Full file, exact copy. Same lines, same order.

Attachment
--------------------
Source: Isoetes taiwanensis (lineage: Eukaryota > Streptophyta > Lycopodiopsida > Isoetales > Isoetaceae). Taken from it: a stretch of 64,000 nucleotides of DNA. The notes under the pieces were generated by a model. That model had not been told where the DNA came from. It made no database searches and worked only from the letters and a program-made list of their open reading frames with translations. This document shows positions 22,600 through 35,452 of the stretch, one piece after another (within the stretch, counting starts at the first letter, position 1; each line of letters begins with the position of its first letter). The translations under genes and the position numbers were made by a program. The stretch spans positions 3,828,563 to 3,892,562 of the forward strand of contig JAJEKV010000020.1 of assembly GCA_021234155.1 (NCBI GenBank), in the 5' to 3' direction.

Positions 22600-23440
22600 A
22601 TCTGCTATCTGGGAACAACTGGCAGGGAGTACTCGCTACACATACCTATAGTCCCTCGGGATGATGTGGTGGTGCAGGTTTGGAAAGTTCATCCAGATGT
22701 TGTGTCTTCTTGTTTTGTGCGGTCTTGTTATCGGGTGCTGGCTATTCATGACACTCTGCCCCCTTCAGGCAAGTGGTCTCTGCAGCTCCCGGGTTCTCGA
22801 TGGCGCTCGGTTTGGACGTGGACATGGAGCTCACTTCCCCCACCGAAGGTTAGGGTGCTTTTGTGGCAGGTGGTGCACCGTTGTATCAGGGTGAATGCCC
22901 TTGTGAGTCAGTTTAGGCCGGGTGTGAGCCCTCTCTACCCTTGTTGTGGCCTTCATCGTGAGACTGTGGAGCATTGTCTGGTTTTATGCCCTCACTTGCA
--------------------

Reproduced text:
Source: Isoetes taiwanensis (lineage: Eukaryota > Streptophyta > Lycopodiopsida > Isoetales > Isoetaceae). Taken from it: a stretch of 64,000 nucleotides of DNA. The notes under the pieces were generated by a model. That model had not been told where the DNA came from. It made no database searches and worked only from the letters and a program-made list of their open reading frames with translations. This document shows positions 22,600 through 35,452 of the stretch, one piece after another (within the stretch, counting starts at the first letter, position 1; each line of letters begins with the position of its first letter). The translations under genes and the position numbers were made by a program. The stretch spans positions 3,828,563 to 3,892,562 of the forward strand of contig JAJEKV010000020.1 of assembly GCA_021234155.1 (NCBI GenBank), in the 5' to 3' direction.

Positions 22600-23440
22600 A
22601 TCTGCTATCTGGGAACAACTGGCAGGGAGTACTCGCTACACATACCTATAGTCCCTCGGGATGATGTGGTGGTGCAGGTTTGGAAAGTTCATCCAGATGT
22701 TGTGTCTTCTTGTTTTGTGCGGTCTTGTTATCGGGTGCTGGCTATTCATGACACTCTGCCCCCTTCAGGCAAGTGGTCTCTGCAGCTCCCGGGTTCTCGA
22801 TGGCGCTCGGTTTGGACGTGGACATGGAGCTCACTTCCCCCACCGAAGGTTAGGGTGCTTTTGTGGCAGGTGGTGCACCGTTGTATCAGGGTGAATGCCC
22901 TTGTGAGTCAGTTTAGGCCGGGTGTGAGCCCTCTCTACCCTTGTTGTGGCCTTCATCGTGAGACTGTGGAGCATTGTCTGGTTTTATGCCCTCACTTGCA